By Olli Tiuraniemi. Translated by Richard Foley.
University of Lapland graduate Jussi Impiö is heading a research group in Nairobi looking into how mobile technology might be used to further development in Africa.
Jussi Impiö and his group are exploring the potential benefits of mobile technology for societies in Africa. Impiö is in charge of a twenty-person team at Nokia Research Center, Nairobi, a facility whose work spans all of sub-Saharan Africa. The Center’s staff is a healthy mix of economists, anthropologists, social scientists, engineers and designers.
The Center looks for sectors of society in which mobile technology has greater potential. The current wisdom is that a smoothly functioning telephone network will stimulate the economies of developing countries. Nokia is trying to determine what that is and how socioeconomic development can be achieved and accelerated through mobile technology.
Impiö notes, “We are doing very long-term anthropological research. We’re studying the applicability of mobile technology to different situations; we try it in practice first, then go on to create the concept, test it and build a prototype.”
In Impiö’s view, more education and independent exchange of information offer some of the more promising solutions to Africa’s problem. Africa has one newspaper for every 20,000 readers; 1.5 per cent of the age groups in Africa complete a tertiary degree; 7 per cent have electricity; and only 5 per cent pay taxes. Two-thirds of the population of Africa gets telephone reception; no one is interested in the other third.
Impiö is not very sanguine regarding when it comes to Africa’s economic future.
“The economy in Africa cannot experience an Asian Miracle, because the region is politically very fragmented. It seems that as long as the elite are doing well, it is enough. Another formidable problem is the growing birth rate – it is highest right here in Kenya.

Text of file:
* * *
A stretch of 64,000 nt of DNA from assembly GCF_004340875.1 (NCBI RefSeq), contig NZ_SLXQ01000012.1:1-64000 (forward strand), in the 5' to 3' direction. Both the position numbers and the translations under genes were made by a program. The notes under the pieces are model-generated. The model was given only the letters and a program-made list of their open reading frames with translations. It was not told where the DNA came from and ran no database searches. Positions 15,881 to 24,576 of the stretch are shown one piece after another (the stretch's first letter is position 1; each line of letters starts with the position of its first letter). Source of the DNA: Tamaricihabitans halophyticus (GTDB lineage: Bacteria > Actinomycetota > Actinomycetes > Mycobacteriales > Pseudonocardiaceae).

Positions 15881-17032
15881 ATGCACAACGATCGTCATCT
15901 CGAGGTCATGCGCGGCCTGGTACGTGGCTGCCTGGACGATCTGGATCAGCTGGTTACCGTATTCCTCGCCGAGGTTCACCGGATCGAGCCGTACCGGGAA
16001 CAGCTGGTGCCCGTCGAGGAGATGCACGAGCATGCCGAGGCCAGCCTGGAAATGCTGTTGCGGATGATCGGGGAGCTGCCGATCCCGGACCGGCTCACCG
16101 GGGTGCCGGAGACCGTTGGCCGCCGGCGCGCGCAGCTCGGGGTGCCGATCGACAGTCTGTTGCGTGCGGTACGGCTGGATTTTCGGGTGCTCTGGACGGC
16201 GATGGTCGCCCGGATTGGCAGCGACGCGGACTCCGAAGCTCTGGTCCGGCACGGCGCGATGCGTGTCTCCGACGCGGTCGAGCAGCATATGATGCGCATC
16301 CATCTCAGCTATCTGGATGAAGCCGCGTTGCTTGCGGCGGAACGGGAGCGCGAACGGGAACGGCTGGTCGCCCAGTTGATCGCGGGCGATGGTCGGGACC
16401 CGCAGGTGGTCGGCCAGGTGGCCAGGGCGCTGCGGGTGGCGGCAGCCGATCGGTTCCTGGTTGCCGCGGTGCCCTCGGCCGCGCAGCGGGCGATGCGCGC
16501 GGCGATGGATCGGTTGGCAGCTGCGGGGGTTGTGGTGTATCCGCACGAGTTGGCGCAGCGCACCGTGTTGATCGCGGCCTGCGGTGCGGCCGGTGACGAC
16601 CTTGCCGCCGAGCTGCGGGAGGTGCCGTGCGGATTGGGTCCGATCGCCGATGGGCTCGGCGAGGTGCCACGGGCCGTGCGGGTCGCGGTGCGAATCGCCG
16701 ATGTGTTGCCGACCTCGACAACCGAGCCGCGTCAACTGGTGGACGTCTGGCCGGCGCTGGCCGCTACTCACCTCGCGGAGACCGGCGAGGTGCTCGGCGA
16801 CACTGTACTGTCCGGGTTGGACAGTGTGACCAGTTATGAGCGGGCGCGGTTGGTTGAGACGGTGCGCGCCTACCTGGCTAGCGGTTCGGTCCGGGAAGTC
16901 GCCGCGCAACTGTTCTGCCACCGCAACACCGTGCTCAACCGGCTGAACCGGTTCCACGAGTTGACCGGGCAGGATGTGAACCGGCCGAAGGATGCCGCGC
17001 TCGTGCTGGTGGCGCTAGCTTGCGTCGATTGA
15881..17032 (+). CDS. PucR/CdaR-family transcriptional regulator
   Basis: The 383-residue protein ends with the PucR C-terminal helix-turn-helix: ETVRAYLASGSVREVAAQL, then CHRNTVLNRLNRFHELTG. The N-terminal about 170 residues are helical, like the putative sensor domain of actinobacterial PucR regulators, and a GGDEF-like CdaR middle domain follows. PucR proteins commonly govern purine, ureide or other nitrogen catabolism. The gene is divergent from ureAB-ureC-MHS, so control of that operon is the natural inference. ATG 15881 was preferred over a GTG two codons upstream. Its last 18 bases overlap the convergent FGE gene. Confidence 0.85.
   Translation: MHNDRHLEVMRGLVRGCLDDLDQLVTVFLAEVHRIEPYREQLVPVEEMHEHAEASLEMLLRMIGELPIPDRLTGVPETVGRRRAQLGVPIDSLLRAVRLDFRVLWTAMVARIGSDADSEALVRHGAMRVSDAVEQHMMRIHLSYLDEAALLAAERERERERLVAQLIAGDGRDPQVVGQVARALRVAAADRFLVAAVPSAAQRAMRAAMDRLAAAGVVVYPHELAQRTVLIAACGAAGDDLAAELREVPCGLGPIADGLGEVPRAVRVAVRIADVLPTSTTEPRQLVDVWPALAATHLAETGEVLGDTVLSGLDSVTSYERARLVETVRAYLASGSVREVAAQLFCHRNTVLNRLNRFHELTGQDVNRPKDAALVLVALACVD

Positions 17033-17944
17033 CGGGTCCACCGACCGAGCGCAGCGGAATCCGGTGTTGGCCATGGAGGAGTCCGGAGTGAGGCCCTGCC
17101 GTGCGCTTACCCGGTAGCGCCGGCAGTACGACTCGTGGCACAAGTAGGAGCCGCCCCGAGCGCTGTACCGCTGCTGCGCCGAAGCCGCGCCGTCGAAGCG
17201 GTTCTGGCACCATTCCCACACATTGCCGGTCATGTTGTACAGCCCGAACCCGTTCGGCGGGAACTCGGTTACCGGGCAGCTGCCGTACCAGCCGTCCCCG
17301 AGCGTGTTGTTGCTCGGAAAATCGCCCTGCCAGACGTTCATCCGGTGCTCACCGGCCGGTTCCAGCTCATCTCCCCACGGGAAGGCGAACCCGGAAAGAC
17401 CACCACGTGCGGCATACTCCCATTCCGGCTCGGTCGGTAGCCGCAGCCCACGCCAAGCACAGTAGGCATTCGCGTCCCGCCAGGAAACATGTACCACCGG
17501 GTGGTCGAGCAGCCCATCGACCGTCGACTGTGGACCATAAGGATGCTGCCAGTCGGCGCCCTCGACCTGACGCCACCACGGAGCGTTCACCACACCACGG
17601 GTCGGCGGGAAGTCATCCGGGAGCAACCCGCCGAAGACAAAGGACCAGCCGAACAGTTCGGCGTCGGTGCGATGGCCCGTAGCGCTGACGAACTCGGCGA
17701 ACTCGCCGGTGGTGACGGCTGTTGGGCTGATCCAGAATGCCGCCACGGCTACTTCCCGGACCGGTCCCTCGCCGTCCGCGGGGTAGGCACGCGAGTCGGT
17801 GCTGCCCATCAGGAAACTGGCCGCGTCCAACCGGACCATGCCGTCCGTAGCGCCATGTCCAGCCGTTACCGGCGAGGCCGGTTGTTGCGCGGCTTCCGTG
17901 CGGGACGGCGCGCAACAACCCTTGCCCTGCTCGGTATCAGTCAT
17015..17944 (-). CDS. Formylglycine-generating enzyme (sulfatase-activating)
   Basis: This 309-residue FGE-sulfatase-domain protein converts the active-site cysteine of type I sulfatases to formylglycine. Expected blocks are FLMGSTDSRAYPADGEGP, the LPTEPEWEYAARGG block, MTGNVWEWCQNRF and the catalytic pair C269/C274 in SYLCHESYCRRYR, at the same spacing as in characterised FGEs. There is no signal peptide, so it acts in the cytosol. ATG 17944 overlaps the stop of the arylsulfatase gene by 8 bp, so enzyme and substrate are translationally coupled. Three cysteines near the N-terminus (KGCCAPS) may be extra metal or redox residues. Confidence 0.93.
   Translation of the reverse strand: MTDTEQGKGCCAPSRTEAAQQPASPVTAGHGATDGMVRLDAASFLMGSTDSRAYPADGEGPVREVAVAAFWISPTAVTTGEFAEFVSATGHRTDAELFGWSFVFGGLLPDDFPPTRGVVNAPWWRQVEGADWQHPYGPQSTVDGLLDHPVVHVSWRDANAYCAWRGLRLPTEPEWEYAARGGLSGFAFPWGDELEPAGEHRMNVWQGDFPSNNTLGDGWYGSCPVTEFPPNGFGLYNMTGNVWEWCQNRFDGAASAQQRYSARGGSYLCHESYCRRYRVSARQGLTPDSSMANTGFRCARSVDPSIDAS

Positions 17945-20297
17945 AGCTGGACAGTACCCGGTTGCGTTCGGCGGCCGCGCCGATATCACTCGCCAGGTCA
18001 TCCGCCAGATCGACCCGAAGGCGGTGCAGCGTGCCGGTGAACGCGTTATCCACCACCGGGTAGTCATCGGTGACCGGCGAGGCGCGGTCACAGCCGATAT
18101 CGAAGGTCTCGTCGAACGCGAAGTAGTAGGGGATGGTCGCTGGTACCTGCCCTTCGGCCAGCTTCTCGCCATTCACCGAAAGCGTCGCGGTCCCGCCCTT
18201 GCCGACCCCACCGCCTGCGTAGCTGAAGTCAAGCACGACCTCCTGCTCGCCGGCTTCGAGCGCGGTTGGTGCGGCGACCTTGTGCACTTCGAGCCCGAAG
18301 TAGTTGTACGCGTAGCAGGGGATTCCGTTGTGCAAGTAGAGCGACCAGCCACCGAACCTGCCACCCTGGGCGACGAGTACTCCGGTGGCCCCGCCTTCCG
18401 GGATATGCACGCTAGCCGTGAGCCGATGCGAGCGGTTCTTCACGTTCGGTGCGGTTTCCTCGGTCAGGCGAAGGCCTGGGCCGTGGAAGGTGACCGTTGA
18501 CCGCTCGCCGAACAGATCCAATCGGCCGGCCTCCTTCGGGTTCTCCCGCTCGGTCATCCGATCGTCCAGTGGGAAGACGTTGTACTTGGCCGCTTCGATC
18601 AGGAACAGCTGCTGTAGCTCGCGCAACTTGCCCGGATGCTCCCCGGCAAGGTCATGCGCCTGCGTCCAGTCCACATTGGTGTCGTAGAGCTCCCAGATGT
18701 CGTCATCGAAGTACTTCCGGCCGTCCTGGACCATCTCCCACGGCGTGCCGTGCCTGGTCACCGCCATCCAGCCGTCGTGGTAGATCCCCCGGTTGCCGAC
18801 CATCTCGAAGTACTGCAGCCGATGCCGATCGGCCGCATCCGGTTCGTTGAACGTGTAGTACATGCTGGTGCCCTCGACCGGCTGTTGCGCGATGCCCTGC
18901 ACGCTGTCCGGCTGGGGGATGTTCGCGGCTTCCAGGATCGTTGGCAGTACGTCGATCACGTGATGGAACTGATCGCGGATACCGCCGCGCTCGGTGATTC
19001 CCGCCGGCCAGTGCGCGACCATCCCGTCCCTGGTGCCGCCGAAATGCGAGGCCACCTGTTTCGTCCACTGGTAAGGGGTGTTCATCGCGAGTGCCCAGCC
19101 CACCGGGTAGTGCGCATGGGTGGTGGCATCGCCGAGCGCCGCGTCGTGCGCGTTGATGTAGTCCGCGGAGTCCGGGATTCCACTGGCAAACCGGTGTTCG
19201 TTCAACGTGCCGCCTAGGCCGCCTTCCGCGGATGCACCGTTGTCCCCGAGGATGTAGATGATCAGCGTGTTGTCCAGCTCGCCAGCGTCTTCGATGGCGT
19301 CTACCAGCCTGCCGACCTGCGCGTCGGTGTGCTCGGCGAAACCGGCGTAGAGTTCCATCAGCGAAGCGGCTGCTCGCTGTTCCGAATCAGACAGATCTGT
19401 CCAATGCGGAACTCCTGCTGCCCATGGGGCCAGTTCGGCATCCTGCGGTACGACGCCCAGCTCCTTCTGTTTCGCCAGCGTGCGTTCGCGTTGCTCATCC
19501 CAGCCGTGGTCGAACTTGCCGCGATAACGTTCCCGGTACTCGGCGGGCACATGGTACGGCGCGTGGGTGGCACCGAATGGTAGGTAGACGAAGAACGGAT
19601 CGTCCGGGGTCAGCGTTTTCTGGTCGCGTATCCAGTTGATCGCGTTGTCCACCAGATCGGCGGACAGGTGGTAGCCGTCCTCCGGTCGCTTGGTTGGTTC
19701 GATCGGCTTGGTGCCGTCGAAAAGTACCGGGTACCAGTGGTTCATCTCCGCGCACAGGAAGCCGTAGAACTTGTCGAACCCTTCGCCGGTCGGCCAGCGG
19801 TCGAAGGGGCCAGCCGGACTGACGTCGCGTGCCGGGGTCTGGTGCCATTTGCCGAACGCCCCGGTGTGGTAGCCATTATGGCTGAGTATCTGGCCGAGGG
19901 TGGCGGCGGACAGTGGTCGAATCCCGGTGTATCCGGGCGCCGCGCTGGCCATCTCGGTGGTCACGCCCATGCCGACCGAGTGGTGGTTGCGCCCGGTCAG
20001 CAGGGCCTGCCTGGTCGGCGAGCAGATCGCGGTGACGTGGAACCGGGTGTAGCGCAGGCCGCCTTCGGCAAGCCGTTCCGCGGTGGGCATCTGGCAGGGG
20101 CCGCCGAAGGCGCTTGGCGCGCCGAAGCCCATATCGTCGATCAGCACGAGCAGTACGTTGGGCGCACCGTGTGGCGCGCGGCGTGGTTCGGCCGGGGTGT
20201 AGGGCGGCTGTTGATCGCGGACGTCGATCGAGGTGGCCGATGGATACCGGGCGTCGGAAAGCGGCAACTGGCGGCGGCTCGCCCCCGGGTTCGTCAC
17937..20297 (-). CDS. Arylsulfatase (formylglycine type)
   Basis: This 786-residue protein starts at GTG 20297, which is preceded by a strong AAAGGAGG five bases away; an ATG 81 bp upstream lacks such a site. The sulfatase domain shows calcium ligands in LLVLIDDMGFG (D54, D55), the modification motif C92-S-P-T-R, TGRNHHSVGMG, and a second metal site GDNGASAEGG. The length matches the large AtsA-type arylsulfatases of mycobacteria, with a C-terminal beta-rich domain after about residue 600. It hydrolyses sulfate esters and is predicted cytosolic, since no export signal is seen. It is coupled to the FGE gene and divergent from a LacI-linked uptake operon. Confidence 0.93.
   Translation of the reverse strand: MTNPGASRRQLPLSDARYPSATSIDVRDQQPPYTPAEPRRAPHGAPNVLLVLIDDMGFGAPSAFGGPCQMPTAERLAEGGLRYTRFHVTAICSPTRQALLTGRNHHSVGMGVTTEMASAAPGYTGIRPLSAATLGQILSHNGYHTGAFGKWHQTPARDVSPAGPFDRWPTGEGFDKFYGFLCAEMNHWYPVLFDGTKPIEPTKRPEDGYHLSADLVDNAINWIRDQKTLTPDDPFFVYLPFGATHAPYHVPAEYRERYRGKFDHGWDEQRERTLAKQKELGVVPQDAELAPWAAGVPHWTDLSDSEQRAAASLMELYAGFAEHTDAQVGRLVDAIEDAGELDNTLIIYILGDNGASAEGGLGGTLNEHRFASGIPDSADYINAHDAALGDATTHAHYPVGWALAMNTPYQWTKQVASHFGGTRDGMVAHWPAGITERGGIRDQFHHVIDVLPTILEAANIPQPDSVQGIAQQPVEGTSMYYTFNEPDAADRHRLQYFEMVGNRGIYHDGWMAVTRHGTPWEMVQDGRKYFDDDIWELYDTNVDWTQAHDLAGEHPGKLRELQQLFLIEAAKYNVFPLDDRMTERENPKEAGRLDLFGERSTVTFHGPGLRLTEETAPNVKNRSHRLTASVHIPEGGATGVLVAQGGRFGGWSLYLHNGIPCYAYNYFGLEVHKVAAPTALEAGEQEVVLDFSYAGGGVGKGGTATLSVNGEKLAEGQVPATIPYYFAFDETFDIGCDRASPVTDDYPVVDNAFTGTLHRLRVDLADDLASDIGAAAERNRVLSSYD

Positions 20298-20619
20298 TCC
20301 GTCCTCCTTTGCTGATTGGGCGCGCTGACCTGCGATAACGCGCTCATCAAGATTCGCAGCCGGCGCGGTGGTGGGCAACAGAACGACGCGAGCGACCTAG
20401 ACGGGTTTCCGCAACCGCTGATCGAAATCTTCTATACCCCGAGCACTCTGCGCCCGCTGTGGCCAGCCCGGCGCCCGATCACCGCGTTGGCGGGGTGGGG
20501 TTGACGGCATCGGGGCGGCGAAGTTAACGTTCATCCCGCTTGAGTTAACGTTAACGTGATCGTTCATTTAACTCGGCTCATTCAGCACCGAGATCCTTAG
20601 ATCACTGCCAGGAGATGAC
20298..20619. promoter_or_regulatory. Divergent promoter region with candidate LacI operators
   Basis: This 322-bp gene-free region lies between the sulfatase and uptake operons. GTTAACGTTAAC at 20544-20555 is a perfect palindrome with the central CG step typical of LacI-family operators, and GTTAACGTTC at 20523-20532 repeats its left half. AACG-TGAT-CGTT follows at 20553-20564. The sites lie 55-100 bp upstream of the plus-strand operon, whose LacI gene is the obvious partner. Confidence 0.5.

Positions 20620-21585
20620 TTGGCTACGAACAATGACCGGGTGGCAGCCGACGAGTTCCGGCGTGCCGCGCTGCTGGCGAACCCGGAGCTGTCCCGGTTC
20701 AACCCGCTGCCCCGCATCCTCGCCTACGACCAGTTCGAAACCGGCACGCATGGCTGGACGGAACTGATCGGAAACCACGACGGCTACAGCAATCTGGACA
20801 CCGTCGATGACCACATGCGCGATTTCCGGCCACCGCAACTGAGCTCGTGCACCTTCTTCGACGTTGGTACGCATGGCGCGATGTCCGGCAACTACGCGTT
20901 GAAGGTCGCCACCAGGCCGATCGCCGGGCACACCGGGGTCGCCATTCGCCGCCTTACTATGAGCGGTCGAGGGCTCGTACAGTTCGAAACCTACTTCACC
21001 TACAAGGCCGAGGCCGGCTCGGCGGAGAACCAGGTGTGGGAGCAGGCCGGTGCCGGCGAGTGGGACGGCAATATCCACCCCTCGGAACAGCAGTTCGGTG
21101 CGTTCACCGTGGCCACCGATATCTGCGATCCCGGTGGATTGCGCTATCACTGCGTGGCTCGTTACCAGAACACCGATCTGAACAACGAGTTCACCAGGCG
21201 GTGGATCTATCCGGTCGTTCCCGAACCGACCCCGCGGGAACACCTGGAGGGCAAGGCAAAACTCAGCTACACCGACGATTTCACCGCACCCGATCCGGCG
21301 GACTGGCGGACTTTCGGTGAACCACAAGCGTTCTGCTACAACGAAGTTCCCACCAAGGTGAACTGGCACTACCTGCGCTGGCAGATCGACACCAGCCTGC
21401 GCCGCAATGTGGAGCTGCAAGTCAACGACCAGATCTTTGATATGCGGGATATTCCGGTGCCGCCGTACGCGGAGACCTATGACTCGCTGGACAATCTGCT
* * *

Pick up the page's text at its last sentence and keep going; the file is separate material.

Unchecked population growth will bring on crises, which can lead to wars. The wars in Africa are without exception resource-related crises, the civil war in Rwanda being a particularly grisly example.”
Impiö does not believe in rapid development. He thinks progress can only come over time through deep-going structural reforms.
“A continent that is ten times the size of India, Africa has 56 countries, over 2000 languages and local cultures and 95 per cent of the human race’s genetic variance. There is no uniform 'Africa'. Africa will take its own path and we must allow it to establish its own goals and ideals.”
Working in Africa has opened Impiö’s eyes to the arrogance and bias with which the industrialised world views Africa. He emphasises that not all western ways of doing things apply as such there. One potential export Impiö sees, however, is the Finnish school system.
“For example, Finnish teacher training could be a good export, but not even that would be easy.”
Jussi Impiö considers the University of Lapland his intellectual home.
“Studying in a geographically and, to some extent, culturally marginal area has prepared me well to study other margins. In this respect, I think the University’s location and size have been a great advantage in my present work. The education in industrial design offered at the University is multidisciplinary and provides a good foundation for running a multidisciplinary and multiculturalresearch team,” Impiö says.